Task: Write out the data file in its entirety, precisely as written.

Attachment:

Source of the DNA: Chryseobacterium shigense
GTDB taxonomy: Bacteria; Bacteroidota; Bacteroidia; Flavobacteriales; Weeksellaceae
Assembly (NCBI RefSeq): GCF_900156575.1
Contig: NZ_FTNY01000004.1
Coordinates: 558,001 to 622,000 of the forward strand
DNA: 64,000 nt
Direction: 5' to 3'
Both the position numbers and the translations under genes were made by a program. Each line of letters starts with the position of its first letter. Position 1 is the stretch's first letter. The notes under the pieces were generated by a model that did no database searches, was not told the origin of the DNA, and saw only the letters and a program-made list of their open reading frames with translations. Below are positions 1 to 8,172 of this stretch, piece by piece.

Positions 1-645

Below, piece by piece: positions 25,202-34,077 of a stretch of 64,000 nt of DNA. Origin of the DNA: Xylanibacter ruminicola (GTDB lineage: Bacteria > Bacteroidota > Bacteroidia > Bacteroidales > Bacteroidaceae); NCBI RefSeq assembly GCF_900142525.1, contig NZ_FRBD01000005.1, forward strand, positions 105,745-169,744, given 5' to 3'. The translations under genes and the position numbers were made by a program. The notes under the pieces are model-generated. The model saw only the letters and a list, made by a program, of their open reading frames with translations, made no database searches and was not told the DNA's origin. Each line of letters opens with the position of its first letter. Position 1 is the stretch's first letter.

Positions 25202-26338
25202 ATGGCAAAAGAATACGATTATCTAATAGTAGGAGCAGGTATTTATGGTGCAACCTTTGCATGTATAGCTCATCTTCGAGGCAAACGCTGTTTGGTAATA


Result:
Source of the DNA: Chryseobacterium shigense
GTDB taxonomy: Bacteria; Bacteroidota; Bacteroidia; Flavobacteriales; Weeksellaceae
Assembly (NCBI RefSeq): GCF_900156575.1
Contig: NZ_FTNY01000004.1
Coordinates: 558,001 to 622,000 of the forward strand
DNA: 64,000 nt
Direction: 5' to 3'
Both the position numbers and the translations under genes were made by a program. Each line of letters starts with the position of its first letter. Position 1 is the stretch's first letter. The notes under the pieces were generated by a model that did no database searches, was not told the origin of the DNA, and saw only the letters and a program-made list of their open reading frames with translations. Below are positions 1 to 8,172 of this stretch, piece by piece.

Positions 1-645

Below, piece by piece: positions 25,202-34,077 of a stretch of 64,000 nt of DNA. Origin of the DNA: Xylanibacter ruminicola (GTDB lineage: Bacteria > Bacteroidota > Bacteroidia > Bacteroidales > Bacteroidaceae); NCBI RefSeq assembly GCF_900142525.1, contig NZ_FRBD01000005.1, forward strand, positions 105,745-169,744, given 5' to 3'. The translations under genes and the position numbers were made by a program. The notes under the pieces are model-generated. The model saw only the letters and a list, made by a program, of their open reading frames with translations, made no database searches and was not told the DNA's origin. Each line of letters opens with the position of its first letter. Position 1 is the stretch's first letter.

Positions 25202-26338
25202 ATGGCAAAAGAATACGATTATCTAATAGTAGGAGCAGGTATTTATGGTGCAACCTTTGCATGTATAGCTCATCTTCGAGGCAAACGCTGTTTGGTAATA